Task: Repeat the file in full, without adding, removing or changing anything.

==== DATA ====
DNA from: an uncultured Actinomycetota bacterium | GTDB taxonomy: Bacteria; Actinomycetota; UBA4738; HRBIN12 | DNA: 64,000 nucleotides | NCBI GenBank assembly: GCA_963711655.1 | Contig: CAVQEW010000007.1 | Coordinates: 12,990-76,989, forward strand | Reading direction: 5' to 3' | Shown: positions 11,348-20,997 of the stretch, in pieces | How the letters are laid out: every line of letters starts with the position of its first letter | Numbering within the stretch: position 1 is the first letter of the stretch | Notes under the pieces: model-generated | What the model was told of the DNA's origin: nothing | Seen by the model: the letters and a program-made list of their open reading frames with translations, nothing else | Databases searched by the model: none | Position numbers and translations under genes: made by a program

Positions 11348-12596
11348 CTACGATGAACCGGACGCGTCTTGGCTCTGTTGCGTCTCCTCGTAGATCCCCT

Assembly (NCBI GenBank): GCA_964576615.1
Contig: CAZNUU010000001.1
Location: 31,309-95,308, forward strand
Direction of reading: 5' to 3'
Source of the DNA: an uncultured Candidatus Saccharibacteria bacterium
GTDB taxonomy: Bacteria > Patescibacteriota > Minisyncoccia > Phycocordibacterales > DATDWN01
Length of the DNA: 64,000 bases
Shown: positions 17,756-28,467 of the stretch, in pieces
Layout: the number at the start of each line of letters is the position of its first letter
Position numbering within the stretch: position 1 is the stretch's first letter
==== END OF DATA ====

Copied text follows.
DNA from: an uncultured Actinomycetota bacterium | GTDB taxonomy: Bacteria; Actinomycetota; UBA4738; HRBIN12 | DNA: 64,000 nucleotides | NCBI GenBank assembly: GCA_963711655.1 | Contig: CAVQEW010000007.1 | Coordinates: 12,990-76,989, forward strand | Reading direction: 5' to 3' | Shown: positions 11,348-20,997 of the stretch, in pieces | How the letters are laid out: every line of letters starts with the position of its first letter | Numbering within the stretch: position 1 is the first letter of the stretch | Notes under the pieces: model-generated | What the model was told of the DNA's origin: nothing | Seen by the model: the letters and a program-made list of their open reading frames with translations, nothing else | Databases searched by the model: none | Position numbers and translations under genes: made by a program

Positions 11348-12596
11348 CTACGATGAACCGGACGCGTCTTGGCTCTGTTGCGTCTCCTCGTAGATCCCCT

Assembly (NCBI GenBank): GCA_964576615.1
Contig: CAZNUU010000001.1
Location: 31,309-95,308, forward strand
Direction of reading: 5' to 3'
Source of the DNA: an uncultured Candidatus Saccharibacteria bacterium
GTDB taxonomy: Bacteria > Patescibacteriota > Minisyncoccia > Phycocordibacterales > DATDWN01
Length of the DNA: 64,000 bases
Shown: positions 17,756-28,467 of the stretch, in pieces
Layout: the number at the start of each line of letters is the position of its first letter
Position numbering within the stretch: position 1 is the stretch's first letter